Watch “Brad Pitts”: 

  • Friday, November 28, 2014 12:00am

    This is America’s vision of utopia.

    Generations of Americans have grown up with Walt Disney shaping our imaginations. In 1955, Disney mixed up some fairy tales, a few historical facts, and a dream of the future to create an alternate universe. Not just a place for fun, but a scale model of a perfect world. “Everything that you could imagine is there,” says one young visitor. “It's like living in a fantasy book.” And not just for kids: one-third of Walt Disney World’s visitors are adults who go without children. Visiting the parks, according to actor Tom Hanks, is like a pilgrimage — the pursuit of happiness turned into a religion.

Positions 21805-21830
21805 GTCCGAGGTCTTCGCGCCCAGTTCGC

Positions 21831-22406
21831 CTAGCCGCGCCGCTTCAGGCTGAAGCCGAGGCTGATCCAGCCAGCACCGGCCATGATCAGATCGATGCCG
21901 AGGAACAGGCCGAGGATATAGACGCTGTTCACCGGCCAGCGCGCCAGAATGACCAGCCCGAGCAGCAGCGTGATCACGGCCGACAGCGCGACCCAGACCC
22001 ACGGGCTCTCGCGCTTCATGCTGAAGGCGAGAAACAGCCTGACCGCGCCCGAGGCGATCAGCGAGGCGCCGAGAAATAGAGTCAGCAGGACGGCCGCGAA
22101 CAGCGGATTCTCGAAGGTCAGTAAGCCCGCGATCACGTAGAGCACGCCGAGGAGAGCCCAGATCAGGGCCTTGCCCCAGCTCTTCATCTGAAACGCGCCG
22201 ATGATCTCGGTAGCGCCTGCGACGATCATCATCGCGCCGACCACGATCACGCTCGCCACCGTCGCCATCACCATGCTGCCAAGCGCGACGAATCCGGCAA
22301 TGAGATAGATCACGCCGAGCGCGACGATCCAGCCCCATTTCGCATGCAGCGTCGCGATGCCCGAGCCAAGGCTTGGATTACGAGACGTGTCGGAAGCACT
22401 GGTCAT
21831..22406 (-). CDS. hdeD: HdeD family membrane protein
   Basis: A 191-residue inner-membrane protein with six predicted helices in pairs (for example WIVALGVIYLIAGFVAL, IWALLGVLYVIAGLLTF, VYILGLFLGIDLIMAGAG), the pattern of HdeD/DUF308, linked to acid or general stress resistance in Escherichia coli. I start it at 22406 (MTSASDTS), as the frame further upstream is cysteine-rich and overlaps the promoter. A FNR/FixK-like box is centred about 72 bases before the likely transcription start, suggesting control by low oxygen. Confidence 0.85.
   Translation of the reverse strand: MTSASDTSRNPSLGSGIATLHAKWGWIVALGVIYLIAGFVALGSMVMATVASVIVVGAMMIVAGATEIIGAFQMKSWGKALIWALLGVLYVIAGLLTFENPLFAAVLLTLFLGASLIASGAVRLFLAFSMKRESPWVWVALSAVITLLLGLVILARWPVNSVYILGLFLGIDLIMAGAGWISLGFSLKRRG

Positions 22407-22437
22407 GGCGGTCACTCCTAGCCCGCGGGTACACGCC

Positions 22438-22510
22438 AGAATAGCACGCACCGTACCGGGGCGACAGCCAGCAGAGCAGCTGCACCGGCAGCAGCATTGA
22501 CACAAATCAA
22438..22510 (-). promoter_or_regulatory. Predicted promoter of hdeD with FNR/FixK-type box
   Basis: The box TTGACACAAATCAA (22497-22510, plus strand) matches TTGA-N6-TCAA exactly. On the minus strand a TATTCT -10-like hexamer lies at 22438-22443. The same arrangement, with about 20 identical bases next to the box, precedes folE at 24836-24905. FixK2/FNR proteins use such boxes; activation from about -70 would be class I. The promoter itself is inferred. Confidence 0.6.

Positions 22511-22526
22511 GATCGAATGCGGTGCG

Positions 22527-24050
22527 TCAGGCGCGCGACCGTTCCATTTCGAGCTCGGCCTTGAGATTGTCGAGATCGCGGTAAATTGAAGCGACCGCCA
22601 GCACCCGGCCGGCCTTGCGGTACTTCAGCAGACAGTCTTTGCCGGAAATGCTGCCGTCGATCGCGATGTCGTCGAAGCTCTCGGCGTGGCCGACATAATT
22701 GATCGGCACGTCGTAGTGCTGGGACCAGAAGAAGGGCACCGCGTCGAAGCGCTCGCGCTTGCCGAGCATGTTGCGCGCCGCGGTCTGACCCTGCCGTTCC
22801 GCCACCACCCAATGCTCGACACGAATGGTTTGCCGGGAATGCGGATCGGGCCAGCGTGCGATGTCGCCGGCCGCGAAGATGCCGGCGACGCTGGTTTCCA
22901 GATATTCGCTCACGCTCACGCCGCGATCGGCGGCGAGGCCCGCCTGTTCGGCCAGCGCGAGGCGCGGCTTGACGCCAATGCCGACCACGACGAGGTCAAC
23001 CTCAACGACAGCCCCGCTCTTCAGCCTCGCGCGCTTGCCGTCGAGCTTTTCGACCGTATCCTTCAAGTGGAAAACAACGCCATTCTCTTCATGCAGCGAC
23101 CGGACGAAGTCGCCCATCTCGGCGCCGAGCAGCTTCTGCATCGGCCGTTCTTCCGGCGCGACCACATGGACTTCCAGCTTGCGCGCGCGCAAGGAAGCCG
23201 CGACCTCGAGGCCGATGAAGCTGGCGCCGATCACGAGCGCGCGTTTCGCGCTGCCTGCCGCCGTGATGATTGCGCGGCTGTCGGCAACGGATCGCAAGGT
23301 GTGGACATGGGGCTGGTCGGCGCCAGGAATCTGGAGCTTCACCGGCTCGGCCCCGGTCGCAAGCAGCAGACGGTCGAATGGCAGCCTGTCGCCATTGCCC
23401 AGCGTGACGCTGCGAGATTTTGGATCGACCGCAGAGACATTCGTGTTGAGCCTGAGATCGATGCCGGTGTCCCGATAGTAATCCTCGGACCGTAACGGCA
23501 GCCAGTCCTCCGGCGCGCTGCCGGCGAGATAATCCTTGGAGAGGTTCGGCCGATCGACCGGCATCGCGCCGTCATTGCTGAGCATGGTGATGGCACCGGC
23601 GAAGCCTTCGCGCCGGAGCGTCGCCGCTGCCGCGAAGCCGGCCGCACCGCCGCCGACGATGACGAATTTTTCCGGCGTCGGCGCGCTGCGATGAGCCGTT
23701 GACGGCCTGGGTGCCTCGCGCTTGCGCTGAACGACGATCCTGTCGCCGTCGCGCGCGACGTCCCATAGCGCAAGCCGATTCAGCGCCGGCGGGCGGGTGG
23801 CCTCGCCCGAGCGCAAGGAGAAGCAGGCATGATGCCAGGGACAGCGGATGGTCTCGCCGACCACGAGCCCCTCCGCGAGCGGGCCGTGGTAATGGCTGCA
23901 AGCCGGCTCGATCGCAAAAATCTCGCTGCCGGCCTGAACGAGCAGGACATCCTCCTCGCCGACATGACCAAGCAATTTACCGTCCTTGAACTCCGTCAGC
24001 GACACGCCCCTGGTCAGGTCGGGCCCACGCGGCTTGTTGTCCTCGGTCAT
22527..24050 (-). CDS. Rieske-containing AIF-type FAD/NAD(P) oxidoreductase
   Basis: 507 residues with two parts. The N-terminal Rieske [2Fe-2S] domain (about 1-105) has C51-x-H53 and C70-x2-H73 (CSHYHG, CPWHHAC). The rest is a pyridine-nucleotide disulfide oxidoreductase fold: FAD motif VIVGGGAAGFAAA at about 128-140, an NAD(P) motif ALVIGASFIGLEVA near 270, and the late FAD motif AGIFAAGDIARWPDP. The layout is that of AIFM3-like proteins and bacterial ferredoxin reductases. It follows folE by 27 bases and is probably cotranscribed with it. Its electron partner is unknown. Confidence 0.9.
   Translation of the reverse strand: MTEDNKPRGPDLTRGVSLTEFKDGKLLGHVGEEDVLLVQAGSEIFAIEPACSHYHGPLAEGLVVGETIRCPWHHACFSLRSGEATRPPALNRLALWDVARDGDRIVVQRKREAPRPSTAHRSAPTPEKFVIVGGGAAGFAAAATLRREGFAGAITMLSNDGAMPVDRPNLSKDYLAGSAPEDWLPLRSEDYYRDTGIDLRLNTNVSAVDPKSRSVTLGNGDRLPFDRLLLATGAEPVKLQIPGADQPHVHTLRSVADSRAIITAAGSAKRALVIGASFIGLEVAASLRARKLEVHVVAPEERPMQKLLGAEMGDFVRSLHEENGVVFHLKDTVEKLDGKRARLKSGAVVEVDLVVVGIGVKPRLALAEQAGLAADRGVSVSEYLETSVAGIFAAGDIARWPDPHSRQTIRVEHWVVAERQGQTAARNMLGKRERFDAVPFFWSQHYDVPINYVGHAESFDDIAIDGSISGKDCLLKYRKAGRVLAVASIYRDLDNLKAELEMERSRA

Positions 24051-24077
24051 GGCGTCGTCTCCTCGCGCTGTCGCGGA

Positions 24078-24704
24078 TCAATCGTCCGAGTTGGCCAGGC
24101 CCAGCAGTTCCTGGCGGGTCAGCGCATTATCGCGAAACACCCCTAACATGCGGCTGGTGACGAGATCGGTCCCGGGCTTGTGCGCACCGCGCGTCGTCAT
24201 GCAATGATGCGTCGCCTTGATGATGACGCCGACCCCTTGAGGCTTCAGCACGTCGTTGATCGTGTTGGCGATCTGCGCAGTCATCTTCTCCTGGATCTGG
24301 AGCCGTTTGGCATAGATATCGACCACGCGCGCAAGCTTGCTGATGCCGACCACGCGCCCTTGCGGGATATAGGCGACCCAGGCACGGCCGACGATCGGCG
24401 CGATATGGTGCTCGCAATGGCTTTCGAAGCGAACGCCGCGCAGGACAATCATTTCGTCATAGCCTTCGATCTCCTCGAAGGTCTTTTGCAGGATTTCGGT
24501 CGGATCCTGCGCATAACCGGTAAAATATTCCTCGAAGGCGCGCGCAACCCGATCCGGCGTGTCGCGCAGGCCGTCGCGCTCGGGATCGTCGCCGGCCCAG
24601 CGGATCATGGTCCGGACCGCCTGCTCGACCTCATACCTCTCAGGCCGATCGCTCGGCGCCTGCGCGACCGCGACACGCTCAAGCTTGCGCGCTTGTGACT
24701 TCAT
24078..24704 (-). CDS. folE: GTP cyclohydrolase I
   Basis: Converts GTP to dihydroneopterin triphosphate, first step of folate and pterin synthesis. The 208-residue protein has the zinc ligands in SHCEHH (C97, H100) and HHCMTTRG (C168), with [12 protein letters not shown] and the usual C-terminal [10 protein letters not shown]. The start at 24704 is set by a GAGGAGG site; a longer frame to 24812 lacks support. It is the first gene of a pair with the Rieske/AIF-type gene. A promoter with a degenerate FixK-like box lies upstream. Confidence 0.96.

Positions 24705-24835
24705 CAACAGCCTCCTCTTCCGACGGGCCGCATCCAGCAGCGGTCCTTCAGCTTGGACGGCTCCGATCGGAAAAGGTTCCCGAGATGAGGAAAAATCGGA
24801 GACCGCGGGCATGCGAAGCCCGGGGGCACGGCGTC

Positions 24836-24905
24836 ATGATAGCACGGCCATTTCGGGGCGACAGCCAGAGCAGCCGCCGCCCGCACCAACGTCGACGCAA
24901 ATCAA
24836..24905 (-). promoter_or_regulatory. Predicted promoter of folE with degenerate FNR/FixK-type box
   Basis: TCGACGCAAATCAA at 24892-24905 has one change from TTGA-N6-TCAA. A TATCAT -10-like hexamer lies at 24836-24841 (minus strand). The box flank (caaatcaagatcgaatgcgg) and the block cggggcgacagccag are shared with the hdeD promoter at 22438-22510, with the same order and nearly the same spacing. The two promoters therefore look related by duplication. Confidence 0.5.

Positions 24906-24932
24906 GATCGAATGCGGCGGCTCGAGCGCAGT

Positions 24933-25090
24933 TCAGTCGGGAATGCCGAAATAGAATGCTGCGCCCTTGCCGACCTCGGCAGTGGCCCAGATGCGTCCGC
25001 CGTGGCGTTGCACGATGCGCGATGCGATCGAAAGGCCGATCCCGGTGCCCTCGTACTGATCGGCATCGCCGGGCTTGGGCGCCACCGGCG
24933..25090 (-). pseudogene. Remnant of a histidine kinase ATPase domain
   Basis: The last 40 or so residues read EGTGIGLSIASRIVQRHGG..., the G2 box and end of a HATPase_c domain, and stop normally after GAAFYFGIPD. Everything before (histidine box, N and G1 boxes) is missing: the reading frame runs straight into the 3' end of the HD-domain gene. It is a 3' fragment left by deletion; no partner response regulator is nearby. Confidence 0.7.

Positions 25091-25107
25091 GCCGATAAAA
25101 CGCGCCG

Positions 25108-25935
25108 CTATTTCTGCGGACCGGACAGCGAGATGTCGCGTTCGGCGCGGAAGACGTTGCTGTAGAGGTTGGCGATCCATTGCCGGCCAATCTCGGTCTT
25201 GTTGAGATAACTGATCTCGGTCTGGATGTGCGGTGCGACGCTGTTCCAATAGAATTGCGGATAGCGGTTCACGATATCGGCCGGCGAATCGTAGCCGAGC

Futurist Cory Doctorow explains the genius of Disney World, while novelist Carl Hiassen even hates the water there. Kurt tours Disneyland with a second-generation “imagineer” whose dead mother haunts the Haunted Mansion. We’ll meet a former Snow White and the man who married Prince Charming — Disney, he says, is “the gayest place on Earth. It’s where happy lives.”

    (Originally aired October 18, 2013)

    → What is your Disney story? Tell us in a Comment below.

    Special thanks to Julia Lowrie Henderson, Shannon Geis, Alex Gallafent, Nic Sammond, Steve Watts, Angela Bliss, Todd Heiden, Shannon Swanson, Katie Cooper, Nick White, Marie Fabian, Posey Gruener, Chris DeAngelis, Jenelle Pifer, Debi Ghose, Maneesh Agrawala, and Tony DeRose.

    Bonus Track: Cory Doctorow on the Disney theme parks
    Hear Kurt's full conversation with Doctorow about his life-long obsession with Disney in general, and the Haunted Mansion specifically.


    Video: Walt Disney's original plan for Epcot


    Slideshow: Inside the Magic Kingdom